A Prodigy subscriber apparently has created a system to talk members out of credit card numbers and other information, CNET has learned.
With rising frequency, scam artists are trying to get passwords and credit card numbers from members of online services, raising concerns among Netizens and Internet service providers. The problem is so pervasive that America Online (AOL), the nation's largest online service, constantly posts messages telling members that they never will be asked for their passwords.
But this may be the first time that someone has set up a toll-free number to get them.
Prodigy members are being sent instant messages by an unknown user while they are logged on to the network, telling them to dial an 800 number. When they call, they are greeted with a professional-sounding male voice telling them they have reached Prodigy's billing department.
"If there is a mistake in your last billing statement please leave that information at the tone," callers are told. "If were told to call us by one of our online representatives, please leave your name, billing address, valid credit card number, expiration date, phone number, and birthday. Your problem will be handled by the next billing day."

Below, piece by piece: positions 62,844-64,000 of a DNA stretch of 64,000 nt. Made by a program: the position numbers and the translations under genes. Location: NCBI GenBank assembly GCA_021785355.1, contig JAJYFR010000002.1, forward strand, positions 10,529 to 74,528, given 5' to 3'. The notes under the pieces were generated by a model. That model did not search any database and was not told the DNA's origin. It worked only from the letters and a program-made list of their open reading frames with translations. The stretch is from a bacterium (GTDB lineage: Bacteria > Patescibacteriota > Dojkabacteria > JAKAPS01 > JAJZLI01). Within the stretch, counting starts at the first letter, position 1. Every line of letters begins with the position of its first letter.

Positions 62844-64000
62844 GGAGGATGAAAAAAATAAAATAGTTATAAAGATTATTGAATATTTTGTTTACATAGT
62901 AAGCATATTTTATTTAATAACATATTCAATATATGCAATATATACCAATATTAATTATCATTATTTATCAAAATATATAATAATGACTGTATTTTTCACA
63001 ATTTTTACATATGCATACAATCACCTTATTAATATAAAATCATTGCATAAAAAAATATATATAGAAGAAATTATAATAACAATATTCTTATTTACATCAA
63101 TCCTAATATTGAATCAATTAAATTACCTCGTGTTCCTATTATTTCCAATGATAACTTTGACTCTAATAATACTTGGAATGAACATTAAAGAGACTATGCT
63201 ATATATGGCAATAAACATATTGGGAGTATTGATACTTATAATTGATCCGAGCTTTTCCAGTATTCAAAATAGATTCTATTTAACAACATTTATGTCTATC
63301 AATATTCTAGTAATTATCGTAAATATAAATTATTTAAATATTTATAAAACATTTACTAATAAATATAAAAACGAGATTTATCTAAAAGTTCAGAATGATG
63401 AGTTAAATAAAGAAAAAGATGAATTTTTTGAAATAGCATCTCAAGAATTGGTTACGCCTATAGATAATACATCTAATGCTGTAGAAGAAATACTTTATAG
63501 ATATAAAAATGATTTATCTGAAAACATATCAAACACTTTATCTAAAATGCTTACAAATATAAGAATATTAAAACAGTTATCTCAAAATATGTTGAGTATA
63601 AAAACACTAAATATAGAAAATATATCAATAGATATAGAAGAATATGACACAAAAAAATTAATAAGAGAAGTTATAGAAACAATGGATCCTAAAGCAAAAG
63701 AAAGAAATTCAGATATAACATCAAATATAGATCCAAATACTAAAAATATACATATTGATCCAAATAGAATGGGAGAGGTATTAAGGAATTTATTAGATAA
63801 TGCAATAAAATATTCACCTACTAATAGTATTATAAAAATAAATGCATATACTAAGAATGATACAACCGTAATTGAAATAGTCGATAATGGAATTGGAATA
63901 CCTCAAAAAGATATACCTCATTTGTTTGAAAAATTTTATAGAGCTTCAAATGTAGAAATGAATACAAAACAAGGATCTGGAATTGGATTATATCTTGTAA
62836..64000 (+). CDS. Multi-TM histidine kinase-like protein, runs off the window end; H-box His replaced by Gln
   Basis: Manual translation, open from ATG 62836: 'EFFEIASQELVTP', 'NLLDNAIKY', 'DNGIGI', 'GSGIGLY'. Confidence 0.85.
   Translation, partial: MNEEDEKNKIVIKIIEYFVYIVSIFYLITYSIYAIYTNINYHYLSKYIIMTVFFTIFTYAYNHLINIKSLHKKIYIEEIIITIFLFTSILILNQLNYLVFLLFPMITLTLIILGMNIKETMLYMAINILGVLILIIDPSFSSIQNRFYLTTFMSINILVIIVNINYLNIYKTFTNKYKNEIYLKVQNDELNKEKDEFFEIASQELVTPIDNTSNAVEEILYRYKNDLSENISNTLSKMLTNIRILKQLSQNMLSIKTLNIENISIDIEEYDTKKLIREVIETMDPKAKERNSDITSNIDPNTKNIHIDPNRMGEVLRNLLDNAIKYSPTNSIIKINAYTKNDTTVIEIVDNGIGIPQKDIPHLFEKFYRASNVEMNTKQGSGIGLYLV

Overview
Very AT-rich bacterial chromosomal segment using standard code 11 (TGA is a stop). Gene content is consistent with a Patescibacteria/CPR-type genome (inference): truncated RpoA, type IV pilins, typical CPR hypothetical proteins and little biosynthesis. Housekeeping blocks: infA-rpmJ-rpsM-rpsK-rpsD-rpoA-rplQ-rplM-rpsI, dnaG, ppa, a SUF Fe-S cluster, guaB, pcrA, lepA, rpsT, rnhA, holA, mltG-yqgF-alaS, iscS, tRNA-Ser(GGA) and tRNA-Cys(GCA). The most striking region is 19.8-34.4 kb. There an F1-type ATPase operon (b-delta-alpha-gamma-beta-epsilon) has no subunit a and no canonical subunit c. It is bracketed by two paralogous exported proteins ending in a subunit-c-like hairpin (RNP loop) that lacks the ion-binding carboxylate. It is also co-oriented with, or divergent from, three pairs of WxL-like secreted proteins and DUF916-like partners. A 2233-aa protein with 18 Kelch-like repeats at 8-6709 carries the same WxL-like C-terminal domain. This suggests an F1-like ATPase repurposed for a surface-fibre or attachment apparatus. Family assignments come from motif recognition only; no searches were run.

Prodigy says it never asks for credit card information over the phone, said a billing representative, who declined to give her name. If Prodigy has a problem with a credit card, she said, it will send an online message to the customer asking him to go online to fix the information.
"We never go through instant messages and ask for credit card information and passwords," she said.
The representative said members have called to complain about the line but, so far, have not identified the screen name of the person sending the instant message. Prodigy, she added, cannot legally go into instant messages looking for the person because those are considered private.
Meanwhile, anyone with questions or information can call the real billing department at (800) 213-0992.